One of the best Bowie bootleg videos that’s been floating around for at least 25 years is the professionally shot recording of six numbers from his 1978 tour. I’ve read variously that this came from one of the shows recorded for the Stage album, but I’ve also seen claims that it was shot either in Dallas or in Norway. Tony Visconti, who produced Stage, mentions nothing in his liner notes for the 2005 reissue of the album about the shows he recorded also being videotaped. I’m pretty sure that this was taped at The Dallas Convention Center performance of April 10th, 1978
Wherever it was shot, and no matter the short running time, this is one of the finest live Bowie documents we’ve got and it hails from one of his most creative and fertile periods as a mature artist.
It’s incredible to me that neither this nor the “1980 Floor Show” (Bowie’s Midnight Special special from 1973) have been made available for the home market. There were also German and Japanese television broadcasts of the 1978 tour. Surely Bowie fans would rather have one of these programs on DVD than another bloody Ziggy anniversary release! Enough’s enough, already, EMI…
Well, until that day, here’s a great quaklity YouTube upload.
SET LIST: “What in The World,” “Blackout,” “Sense of Doubt,” “Speed of Life,” “Hang On to Yourself,” and “Ziggy Stardust.”
(Note, forget what the uploader says about this being “part one”—this is the whole thing. Parts 2-4 are from the NHK Hall show in Toyko later that year)
14 years before he stopped drinking, David Bowie tried his hand at being a mixologist in this photo from 1966.
Did you know there’s a Diamond Dog cocktail? Well, there is. Combine equal parts of sweet Campari, vermouth, Roses lime juice and fresh squeezed orange juice. Serve on the rocks. It was created at the George V Hotel in Paris, France.
Here’s the recipe for the Ziggy Stardust:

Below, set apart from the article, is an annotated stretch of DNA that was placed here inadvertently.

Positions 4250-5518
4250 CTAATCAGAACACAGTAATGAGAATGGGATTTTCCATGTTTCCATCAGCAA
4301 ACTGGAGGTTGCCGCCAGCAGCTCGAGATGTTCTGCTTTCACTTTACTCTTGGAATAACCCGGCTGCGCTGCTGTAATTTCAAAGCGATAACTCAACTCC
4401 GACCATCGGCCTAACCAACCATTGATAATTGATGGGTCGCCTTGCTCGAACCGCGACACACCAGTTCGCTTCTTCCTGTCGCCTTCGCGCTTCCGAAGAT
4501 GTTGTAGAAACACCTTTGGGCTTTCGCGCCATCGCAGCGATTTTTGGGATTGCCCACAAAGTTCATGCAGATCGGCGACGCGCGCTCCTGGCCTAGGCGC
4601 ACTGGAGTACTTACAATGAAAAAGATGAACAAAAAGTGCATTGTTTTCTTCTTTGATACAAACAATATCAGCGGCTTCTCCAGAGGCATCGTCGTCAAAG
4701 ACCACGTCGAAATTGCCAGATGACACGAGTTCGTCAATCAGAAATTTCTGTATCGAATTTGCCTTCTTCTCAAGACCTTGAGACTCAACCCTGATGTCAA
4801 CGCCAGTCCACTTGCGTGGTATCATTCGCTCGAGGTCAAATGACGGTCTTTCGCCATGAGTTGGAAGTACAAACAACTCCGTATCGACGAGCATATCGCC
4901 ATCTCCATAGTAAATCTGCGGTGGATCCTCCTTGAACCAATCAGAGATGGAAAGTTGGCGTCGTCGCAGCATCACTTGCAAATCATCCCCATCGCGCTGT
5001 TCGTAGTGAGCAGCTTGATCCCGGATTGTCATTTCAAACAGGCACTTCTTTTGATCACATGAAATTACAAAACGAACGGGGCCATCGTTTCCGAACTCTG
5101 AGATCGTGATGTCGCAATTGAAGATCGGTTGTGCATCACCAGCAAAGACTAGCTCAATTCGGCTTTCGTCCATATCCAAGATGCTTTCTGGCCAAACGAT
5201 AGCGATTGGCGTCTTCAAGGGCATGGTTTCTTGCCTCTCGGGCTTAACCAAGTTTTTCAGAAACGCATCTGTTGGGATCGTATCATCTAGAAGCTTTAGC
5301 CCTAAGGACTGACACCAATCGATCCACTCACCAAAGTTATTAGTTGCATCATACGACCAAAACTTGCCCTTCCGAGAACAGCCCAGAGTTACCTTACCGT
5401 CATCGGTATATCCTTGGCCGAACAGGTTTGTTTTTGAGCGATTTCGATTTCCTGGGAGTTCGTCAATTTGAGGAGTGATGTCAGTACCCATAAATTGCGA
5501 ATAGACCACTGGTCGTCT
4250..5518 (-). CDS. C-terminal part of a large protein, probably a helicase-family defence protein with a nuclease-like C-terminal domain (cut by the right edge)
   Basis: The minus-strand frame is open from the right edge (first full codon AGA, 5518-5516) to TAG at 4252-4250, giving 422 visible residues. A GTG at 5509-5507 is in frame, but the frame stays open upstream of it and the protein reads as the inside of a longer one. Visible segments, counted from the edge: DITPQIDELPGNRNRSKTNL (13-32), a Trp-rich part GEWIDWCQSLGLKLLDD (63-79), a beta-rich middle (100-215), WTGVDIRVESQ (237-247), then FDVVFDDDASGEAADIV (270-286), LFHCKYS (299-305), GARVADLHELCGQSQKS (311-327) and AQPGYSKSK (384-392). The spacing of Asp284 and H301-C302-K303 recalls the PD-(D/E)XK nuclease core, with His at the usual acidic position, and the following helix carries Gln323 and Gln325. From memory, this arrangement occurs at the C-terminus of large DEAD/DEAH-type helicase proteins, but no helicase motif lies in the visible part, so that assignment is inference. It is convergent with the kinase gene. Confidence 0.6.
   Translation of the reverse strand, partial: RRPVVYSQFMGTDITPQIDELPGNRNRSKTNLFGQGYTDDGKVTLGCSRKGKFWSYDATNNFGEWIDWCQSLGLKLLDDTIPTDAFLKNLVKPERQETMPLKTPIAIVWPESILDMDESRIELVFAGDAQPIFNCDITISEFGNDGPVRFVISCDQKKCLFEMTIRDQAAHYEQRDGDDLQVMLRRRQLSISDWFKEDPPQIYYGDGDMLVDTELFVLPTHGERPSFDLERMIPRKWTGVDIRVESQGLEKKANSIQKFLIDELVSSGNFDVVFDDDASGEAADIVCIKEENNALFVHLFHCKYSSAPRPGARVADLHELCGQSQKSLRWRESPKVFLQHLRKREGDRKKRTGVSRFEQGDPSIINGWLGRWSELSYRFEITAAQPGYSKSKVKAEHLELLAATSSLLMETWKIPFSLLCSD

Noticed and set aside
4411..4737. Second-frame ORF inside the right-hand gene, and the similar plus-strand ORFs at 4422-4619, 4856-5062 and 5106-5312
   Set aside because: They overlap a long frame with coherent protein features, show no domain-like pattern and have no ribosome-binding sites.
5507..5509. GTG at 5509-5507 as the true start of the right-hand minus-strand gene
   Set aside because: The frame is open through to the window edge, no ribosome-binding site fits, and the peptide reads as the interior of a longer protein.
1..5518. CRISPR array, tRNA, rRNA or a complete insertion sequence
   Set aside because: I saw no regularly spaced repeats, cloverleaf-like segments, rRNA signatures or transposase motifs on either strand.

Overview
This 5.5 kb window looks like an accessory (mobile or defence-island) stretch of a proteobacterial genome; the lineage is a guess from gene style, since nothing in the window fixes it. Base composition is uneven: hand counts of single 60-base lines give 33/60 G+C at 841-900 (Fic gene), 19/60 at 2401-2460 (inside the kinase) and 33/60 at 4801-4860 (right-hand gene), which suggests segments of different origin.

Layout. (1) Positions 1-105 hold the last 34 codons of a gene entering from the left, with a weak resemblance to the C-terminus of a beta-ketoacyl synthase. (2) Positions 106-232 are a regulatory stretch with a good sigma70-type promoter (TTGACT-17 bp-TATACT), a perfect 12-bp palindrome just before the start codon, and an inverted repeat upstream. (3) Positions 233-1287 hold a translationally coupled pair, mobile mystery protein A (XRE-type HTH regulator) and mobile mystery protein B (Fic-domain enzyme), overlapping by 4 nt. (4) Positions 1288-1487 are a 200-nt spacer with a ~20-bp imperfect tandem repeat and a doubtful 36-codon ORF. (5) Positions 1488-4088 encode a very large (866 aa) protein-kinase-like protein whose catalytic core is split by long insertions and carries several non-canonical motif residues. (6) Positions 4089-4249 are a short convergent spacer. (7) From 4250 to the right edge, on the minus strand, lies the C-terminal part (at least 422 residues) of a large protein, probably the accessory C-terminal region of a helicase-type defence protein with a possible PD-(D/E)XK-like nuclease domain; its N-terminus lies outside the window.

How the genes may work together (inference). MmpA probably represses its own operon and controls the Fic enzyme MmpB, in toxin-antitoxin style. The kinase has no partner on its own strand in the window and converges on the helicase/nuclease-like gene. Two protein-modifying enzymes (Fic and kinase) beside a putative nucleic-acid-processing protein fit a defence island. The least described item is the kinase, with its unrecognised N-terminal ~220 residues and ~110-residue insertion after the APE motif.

4 parts vodka. 1 part violette liqueur. Dash of orange bitter. 1/2 part Goldschläger. Ground cinnamon. Stir first two ingredients with bitters over ice and strain into a chilled cocktail glass. Light a small glass of Goldshläger and pour over the drink. Dust the flame with cinnamon and serve.
It’s been, what, two-three days since our last Bowie-related post? Well fear not, here’s another…
The gorgeous Ava Cherry was David Bowie’s mistress and lover during the mid-70s. She was one of his back-up singers, the Astronettes, along with the late Luther Vandross. In the clip below, you can see her steal the show when Bowie was performing “Footstompin’” (which later got reworked into “Fame” with John Lennon) on The Dick Cavett Show in 1974. (Is it possible to be any hotter than this woman???) This is pretty much the moment where the Diamond Dogs tour gave way to his Young Americans Philly Soul obsession
In late 1973, an Ava Cherry album was planned and partially recorded with Bowie producing, but due to lawsuits with his-then manager Tony DeFries, the album was shelved for 22 years. The tapes that existed had some Bowie originals along with some oddly chosen covers from the Beach Boys, Frank Zappa and Bruce Springsteen. What appears to be a semi-official release came out in 1996 as People From Bad Homes. The material was released again in 2009 as The Astronettes Sessions.
In truth, it’s not that great. I wish I could tell you it was some undiscovered gem of what Bowie called his “plastic soul” phase but it’s, at best, a curiosity for intense Bowie freaks. Her voice, sadly, is no match for her looks and fashion sense. The most memorable track is probably “I Am A Laser” which was later re-worked into “Scream Like A Baby” on Bowie’s Scary Monsters album in 1980. In this rehearsal recording, you can hear Bowie in the background leading the band and calling chord changes.
Note the rap and the line about her “golden showers.” (I wonder if “Golden Years” has a meaning that has hitherto escaped us?)
Has Banksy struck again, in honor of the Queen’s Jubilee celebrations?
Sure looks like he might have been the author of this piece depicting Her Majesty as Aladdin Sane—and the painting appeared on Upper Maudlin Street, in Banksy’s hometown of Bristol—but it might actually be by an artist named Incwell.
No one seems to know just yet. Doesn’t matter, it’s amusing whoever painted it.